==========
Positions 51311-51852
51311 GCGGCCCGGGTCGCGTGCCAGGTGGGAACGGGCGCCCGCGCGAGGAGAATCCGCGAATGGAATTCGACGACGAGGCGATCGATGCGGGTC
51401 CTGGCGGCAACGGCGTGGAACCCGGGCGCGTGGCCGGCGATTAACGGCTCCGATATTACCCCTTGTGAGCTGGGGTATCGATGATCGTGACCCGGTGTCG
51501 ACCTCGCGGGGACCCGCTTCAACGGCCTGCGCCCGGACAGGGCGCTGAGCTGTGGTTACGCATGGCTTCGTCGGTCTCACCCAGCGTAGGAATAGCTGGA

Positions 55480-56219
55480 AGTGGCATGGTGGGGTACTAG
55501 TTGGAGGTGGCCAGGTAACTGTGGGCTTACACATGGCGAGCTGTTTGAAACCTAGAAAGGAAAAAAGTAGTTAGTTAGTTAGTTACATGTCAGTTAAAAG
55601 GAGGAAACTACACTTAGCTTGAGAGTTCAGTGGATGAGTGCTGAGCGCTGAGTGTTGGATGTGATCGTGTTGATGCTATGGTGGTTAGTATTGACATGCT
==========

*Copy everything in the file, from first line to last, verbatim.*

Positions 51311-51852
51311 GCGGCCCGGGTCGCGTGCCAGGTGGGAACGGGCGCCCGCGCGAGGAGAATCCGCGAATGGAATTCGACGACGAGGCGATCGATGCGGGTC
51401 CTGGCGGCAACGGCGTGGAACCCGGGCGCGTGGCCGGCGATTAACGGCTCCGATATTACCCCTTGTGAGCTGGGGTATCGATGATCGTGACCCGGTGTCG
51501 ACCTCGCGGGGACCCGCTTCAACGGCCTGCGCCCGGACAGGGCGCTGAGCTGTGGTTACGCATGGCTTCGTCGGTCTCACCCAGCGTAGGAATAGCTGGA

Positions 55480-56219
55480 AGTGGCATGGTGGGGTACTAG
55501 TTGGAGGTGGCCAGGTAACTGTGGGCTTACACATGGCGAGCTGTTTGAAACCTAGAAAGGAAAAAAGTAGTTAGTTAGTTAGTTACATGTCAGTTAAAAG
55601 GAGGAAACTACACTTAGCTTGAGAGTTCAGTGGATGAGTGCTGAGCGCTGAGTGTTGGATGTGATCGTGTTGATGCTATGGTGGTTAGTATTGACATGCT